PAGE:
With portions of Highways 35 and 36 lying within the Township, strip malls, stores and related businesses appeared along the frontage of both. Small housing developments, up to twenty units, have been the norm for the past twenty years. The Township is now over 95 percent developed.

The population explosion resulted in the school system being overloaded. To ease the situation, officials arranged for students to be bussed to available school facilities in Rumson, along with developers providing some new housing units for school use. By a unique agreement, developers funded the construction of a school on Beers Street and deeded it to the Township. School building plans were developed and a number of elementary schools were constructed along with the Township’s first high school.

Large scale development brought about water and sewage problems. A corporation bought the private water company that served a small area and expanded it to service the entire Township. Such was not the case for sewage disposal. After experiencing problems with individual septic systems, which were used throughout the Township, developers in Middle Road area constructed a sewer system and treatment plant, and all new developments were connected to it. A sewerage authority was formed around 1970, and under their supervision, sewers were progressively installed throughout the Township.

The purchase of about 225 acres of woods, vacant land, and a lake in the 1980s provided for the Natco Lake Park, an area protected by the State’s Green Acres Program. The Township’s Recreation Commission, who also supports and assists the senior citizen organization’s activities, supervises recreation programs. Your organizations within the Township promote various sports programs.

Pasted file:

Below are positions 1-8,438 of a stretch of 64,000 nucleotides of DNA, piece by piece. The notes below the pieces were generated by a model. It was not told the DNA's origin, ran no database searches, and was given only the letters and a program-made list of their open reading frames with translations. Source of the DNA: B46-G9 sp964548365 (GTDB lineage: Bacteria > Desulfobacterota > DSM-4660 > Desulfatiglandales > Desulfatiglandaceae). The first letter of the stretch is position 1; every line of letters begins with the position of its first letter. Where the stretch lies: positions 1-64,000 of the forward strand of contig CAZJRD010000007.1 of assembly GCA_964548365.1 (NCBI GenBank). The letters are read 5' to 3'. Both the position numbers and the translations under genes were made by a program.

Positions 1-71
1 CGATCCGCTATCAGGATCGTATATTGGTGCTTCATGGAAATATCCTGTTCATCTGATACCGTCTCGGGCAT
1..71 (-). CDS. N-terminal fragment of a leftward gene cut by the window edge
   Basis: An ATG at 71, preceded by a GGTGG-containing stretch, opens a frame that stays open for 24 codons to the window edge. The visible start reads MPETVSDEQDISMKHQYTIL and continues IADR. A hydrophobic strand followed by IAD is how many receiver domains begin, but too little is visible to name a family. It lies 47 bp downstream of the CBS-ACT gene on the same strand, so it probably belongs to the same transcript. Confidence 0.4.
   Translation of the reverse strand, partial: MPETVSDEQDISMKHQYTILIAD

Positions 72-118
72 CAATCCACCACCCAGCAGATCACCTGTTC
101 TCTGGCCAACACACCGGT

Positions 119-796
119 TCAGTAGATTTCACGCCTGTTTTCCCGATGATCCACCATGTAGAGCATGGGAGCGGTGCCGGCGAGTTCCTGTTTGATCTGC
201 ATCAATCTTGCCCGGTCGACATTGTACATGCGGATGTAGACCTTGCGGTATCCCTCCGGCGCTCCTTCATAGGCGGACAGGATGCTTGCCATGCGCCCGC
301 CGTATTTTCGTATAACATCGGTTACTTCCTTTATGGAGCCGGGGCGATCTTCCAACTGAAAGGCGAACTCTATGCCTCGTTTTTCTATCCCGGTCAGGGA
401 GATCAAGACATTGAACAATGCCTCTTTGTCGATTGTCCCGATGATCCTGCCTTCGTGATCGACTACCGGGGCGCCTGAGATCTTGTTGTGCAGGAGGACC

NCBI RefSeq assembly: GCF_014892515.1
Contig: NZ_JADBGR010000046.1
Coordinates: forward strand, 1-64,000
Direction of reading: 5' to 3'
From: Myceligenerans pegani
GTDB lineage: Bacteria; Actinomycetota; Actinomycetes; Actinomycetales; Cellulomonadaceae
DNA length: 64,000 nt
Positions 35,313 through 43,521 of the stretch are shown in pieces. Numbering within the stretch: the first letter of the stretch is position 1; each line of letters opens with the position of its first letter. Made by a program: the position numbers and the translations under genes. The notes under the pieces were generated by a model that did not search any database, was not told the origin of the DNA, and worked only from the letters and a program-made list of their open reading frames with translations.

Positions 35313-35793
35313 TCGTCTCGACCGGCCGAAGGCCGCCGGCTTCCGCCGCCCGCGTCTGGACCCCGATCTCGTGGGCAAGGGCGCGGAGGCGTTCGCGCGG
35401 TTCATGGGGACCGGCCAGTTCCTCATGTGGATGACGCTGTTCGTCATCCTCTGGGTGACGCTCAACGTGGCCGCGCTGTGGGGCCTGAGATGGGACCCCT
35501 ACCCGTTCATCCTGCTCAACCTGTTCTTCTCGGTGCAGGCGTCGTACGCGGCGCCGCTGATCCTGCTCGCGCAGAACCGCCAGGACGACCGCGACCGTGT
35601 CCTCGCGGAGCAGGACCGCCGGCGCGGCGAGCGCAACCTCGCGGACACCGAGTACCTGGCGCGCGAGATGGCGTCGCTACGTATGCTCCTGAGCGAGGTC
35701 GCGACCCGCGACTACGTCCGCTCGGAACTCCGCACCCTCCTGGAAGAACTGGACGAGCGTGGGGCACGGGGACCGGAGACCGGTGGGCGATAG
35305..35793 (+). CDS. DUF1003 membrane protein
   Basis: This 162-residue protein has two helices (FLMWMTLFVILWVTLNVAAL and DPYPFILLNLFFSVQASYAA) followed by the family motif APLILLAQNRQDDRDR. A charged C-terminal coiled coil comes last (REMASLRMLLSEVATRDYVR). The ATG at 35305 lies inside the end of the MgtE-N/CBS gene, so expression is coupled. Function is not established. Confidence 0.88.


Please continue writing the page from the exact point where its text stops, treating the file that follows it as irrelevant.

We face the new millennium with a full time police force of forty five, a three-station volunteer Fire Department, volunteer First Aid Squad with two stations, and a citizenry that supports and participates in the varied programs and offerings of a near fully developed community.

The records consist of 32 volumes, as follows:

  • 18 Minute Books, August 6, 1920 to December 29, 1970
  • 1 Ordinance Index Book, December 18, 1901 to September 18, 1909
  • 13 Ordinance Books, September 18, 1909 to December 15, 1998

Note that the records do not include ordinances from 1901 to September 18, 1909, only the index to them. There is overlap in dates between 1909 and 1920 in three ordinance books.

The records are available for research in the Archives.

There are no restrictions on the use of the material. Researchers should note that before 1967, Hazlet was called Raritan and the records pertain to Raritan.

The books are in chronological order.

Monmouth County Archives
125 Symmes Drive
Manalapan NJ 07726
Tel. (732) 308-3771

These historical records from Hazlet Township were placed on deposit in the Monmouth County Archives and Records Center on October 13, 2016, pursuant to a municipal resolution and a depository agreement which provide that Hazlet retains ownership of the records and that the Monmouth County Archives can provide access to them.

This finding aid was written by Gary D. Saretzky on October 18, 2016.